Why Countertop Overhangs Matter
If you’re in the market for new countertops, you may be curious about countertop overhangs. There are standard, extended, or flush-mounted tops. Are overhangs essential? How far can an overhang extend without support? Let’s take a look at countertop overhangs.
Overhang vs Flush
A countertop overhang is exactly as it sounds. It is the portion of the countertop that extends beyond the cabinet underneath, usually by about 1.5 inches. If there is no overhang, the countertop is said to be flush with the cabinet. Although countertops can be installed flush, you may want to reconsider a flush install for the following reasons:
- CLEANING SPILLS
Spills are inevitable on kitchen countertops, where food and beverage preparation take place. Sometimes spills happen in bathrooms on vanity tops, too. Countertop overhangs keep spills from dribbling all over the cabinet faces and the edges of doors and drawers, as well as handles and pulls. With countertop overhangs, spills fall directly to the floor, where they can be easily wiped up.
- HIDING IMPERFECTIONS
Countertop overhangs can hide minor variations in cabinet alignment.
- CABINET WARRANTY
Check your cabinet warranty. It may require an overhang to protect cabinets against damage from liquids.
- PROTRUDING HARDWARE
With flush cabinets, the handles and pulls on your doors and drawers will protrude further than the countertop, which may result in pockets, belt loops, sleeves or other objects constantly getting caught.
- CLEANING CRUMBS AND DEBRIS
Although crumbs and loose debris likely won’t damage your cabinet face, wiping the little bits and pieces off of countertops with no overhang can be a challenge. Think about it. When people wipe crumbs from a top, they place an open hand to catch the crumbs just below the overhanging edge.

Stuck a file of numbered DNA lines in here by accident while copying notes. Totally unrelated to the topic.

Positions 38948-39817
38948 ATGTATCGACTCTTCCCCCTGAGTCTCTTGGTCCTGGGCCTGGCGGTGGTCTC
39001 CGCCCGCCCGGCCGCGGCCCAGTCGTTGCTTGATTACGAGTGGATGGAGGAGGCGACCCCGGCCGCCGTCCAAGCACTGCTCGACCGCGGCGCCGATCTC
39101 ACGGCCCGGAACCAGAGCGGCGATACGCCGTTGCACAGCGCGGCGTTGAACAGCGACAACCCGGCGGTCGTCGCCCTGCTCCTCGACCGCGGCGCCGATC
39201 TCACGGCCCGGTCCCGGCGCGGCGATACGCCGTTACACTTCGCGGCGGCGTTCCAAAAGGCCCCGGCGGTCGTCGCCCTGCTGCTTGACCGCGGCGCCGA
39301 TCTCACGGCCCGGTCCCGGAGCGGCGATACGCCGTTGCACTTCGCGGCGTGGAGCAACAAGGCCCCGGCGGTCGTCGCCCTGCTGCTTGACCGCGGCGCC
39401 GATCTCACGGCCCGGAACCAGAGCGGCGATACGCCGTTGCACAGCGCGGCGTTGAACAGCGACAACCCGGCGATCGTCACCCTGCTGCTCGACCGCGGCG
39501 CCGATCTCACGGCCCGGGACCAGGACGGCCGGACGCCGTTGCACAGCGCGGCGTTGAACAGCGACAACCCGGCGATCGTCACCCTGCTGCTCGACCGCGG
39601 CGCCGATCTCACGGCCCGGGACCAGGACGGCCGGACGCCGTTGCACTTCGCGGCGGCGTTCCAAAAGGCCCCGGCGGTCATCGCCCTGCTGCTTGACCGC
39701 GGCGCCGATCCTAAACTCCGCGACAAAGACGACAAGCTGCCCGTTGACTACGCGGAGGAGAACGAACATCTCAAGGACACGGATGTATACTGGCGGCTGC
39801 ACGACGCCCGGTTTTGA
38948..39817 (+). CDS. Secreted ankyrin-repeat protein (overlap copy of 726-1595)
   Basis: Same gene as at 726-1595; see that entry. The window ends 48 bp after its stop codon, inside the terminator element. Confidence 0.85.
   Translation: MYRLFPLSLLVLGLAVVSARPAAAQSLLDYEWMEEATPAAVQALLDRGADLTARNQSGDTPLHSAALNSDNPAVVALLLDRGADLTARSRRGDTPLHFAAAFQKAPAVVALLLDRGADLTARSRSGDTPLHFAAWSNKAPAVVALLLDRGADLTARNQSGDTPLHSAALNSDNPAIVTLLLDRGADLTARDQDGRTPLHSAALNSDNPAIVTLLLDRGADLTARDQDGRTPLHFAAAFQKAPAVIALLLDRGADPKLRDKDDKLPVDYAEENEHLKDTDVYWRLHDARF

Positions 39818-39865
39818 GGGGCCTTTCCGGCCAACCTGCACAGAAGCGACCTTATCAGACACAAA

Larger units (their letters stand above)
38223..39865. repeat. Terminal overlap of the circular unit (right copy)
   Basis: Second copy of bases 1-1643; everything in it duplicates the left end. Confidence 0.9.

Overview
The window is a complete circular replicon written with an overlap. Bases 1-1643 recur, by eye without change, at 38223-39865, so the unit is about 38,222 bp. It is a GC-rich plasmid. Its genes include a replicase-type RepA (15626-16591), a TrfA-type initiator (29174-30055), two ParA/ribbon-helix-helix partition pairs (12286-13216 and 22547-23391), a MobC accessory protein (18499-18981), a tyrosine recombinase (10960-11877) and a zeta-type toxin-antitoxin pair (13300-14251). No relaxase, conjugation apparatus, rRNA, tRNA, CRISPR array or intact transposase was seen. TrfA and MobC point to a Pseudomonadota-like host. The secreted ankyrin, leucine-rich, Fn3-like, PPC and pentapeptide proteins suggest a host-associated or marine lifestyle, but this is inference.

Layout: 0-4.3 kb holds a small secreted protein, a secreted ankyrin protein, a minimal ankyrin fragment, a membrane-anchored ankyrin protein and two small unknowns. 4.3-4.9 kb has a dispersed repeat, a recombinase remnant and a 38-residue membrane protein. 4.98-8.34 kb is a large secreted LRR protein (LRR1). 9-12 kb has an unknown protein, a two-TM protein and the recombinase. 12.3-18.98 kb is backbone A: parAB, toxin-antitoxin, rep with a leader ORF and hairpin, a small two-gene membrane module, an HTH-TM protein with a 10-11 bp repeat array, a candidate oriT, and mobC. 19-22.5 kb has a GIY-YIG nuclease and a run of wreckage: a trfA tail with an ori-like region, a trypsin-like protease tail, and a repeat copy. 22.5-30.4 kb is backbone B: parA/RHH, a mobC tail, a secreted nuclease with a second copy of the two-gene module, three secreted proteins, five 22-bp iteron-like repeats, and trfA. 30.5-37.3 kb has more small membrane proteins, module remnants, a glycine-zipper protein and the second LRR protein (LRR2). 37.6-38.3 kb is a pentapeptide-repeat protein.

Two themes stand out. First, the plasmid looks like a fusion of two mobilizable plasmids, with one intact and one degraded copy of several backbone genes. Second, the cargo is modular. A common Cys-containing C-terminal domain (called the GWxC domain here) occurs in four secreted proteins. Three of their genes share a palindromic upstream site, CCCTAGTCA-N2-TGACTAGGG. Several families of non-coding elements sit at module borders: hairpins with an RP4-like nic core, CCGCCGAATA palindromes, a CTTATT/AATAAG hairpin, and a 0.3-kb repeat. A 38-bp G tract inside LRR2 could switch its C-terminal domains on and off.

Extended Overhangs Need Support
Countertops can be extended beyond the supporting cabinet to create a space in the kitchen that can serve various purposes, from food prep to buffet-style serving to a seating or desk area. Since cabinets serve as the support for countertops and overhangs go beyond the cabinet edge, extended overhangs will need dependable support. Wall mounted tops, desks, shower benches, mantels, and shelves will also need support. This may be accomplished with legs, corbels, decorative brackets, or hidden brackets.
Legs, corbels, and decorative brackets can visually enhance traditional style kitchens in addition to the support they provide for extended overhangs. If you are using an extended countertop overhang for seating, you’ll need about a foot of overhang to make space for feet and knees. For seating areas, decorative supports are referred to as knee-knockers because in cramped sitting areas, they sometimes get in the way.
Hidden Support Brackets
For sleek, modern kitchens or tighter spaces with less leg room, hidden support brackets are ideal. Your countertop can “float,” seemingly unsupported. The brackets are virtually invisible, because one would need to bend down and look at the countertop from underneath to see the supporting hardware. Hidden support brackets are also a great option for slabs installed on top of a pony wall (short wall, often used for standard height or bar height seating).
How far can a countertop overhang be extended without support?
People sometimes ask how far a countertop overhang can be extended without adding support, perhaps to save a few bucks. A common misconception is that natural stone and engineered stone are impervious to damage. Without proper support, even a very thick slab can break. Regardless of material type and thickness, all countertop materials will need support for extended overhangs. Reputable fabricators and installers will not take any chances and will follow the NSI (Natural Stone Institute) Standards for natural stone installations and manufacturer standards for engineered stone. Insufficient support will end up costing a lot more in the long run.
This article is one of a series of articles written and published on behalf of SurpHaces PRO Partners.